Sweet news! Chocolate may help improve memory

October 28, 2014 · Print This Article

Researchers find that plant compounds called flavanols are the key to reducing memory loss. (Photo: Dasha Petrenko/Shutterstock)

Good news chocolate lovers! New research has found that a compound found in chocolate may help improve memory skills and reduce the memory loss that often accompanies old age.

It’s all about the flavanols. Researchers have found that these plant compounds – found in chocolate – are the key to the improvements.

In a new study, researchers from Columbia University Medical Center tested a special cocoa drink – highly concentrated with flavanols – to determine their effect on memory. The study, which was published in the journal Nature Neuroscience, found that participants who drank a high-flavanol cocoa for three months performed better on a memory test than folks who drank a low-flavanol mixture.

“whether a participant had the memory of a typical 60-year-old at the beginning of the study, after three months that person on average had the memory of a typical 30- or 40-year-old,” said Dr. Scott Small,  a neurologist at Columbia University Medical Center and the study’s senior author.

For the study, researchers examined the memory skills of 37 healthy adults, aged 50 to 69. About half of the participants were asked to consume a high-flavanol diet of about 900 mg of flavanols a day while the remaining participants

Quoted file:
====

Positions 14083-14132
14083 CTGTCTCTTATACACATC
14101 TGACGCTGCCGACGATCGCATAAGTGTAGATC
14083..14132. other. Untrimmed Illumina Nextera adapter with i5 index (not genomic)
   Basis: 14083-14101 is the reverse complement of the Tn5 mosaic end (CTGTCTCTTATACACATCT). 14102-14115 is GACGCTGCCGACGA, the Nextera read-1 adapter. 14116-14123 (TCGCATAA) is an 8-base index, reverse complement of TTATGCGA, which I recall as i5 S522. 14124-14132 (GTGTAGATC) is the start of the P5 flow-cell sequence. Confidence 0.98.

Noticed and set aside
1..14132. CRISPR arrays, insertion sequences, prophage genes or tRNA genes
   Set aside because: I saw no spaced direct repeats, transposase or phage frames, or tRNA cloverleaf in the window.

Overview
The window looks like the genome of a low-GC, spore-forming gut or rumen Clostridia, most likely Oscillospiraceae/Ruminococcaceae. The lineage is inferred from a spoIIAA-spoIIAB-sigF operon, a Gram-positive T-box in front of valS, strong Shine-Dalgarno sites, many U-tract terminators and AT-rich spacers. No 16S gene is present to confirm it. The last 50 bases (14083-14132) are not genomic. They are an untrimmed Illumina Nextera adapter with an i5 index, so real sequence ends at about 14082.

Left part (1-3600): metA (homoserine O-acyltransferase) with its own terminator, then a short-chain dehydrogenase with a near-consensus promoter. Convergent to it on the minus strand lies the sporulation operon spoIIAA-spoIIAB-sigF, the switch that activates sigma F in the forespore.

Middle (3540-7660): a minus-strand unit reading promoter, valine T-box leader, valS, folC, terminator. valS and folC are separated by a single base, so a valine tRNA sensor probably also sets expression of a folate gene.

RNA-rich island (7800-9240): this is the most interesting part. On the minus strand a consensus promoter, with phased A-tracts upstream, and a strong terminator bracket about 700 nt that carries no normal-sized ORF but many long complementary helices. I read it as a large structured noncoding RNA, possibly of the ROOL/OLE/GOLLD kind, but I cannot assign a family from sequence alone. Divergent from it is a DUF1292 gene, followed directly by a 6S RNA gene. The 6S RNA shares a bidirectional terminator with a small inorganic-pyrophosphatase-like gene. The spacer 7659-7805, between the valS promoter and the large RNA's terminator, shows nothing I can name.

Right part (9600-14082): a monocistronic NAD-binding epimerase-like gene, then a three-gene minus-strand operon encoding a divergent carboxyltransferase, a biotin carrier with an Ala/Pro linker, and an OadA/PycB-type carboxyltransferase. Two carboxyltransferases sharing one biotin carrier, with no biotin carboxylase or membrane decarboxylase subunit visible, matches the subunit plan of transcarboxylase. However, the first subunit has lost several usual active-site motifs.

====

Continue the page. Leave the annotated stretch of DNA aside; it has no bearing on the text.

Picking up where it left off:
followed a low-flavanol diet of 10 mg of flavanols a day for three months. Researchers performed functional magnetic resonance imaging (fMRI) scans and additionally memory tests on all participants at the beginning and at the end of the study.

After three months, researchers found that the high-flavanol group showed noticeable improvements in an area of the brain called the dentate gyrus, which has been linked to that type of memory, and is often affected by aging. These participants plus performed about 25 percent better on memory tests than their low-flavanol peers.

But researchers warn that as promising as these results are, you shouldn’t try to duplicate them at home. The cocoa that the participants drank was no ordinary cocoa but a proprietary drink made by Mars, Inc which is rich in flavanols and is not yet available on store shelves. To get that amount of flavanols in your daily diet you would need to eat at least 300 grams of dark chocolate a day — or about seven average-sized bars. Unfortunately, that fat and calorie overload would lead to a whole different series of health issues. And don’t even bother with milk chocolate as most varieties have the flavanols processed right out of them.

Still, it can’t hurt to enjoy a cup of cocoa in the evening while remembering the days gone by.

[Source] Jenn


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